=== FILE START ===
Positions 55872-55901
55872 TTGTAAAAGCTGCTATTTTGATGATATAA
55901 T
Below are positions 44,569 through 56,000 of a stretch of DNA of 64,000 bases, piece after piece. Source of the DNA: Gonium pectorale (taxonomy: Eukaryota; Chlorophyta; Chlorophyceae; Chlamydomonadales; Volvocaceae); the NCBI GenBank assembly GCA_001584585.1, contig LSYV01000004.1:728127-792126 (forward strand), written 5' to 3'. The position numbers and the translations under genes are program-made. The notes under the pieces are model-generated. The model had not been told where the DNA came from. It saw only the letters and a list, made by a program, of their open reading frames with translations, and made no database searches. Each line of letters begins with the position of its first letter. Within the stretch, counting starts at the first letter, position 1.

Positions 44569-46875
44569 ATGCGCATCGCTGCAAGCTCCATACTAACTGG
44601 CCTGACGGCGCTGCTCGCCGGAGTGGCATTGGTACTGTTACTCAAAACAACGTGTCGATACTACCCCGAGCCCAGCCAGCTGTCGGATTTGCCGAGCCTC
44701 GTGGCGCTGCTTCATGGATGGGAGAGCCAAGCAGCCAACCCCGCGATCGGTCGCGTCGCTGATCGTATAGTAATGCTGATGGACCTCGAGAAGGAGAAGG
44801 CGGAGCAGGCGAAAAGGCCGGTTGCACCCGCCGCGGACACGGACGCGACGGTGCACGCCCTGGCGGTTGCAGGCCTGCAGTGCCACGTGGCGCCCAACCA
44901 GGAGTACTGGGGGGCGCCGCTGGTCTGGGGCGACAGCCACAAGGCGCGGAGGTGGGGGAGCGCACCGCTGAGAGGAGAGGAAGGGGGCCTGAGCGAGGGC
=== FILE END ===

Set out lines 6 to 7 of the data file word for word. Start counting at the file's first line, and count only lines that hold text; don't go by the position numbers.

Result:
44569 ATGCGCATCGCTGCAAGCTCCATACTAACTGG
44601 CCTGACGGCGCTGCTCGCCGGAGTGGCATTGGTACTGTTACTCAAAACAACGTGTCGATACTACCCCGAGCCCAGCCAGCTGTCGGATTTGCCGAGCCTC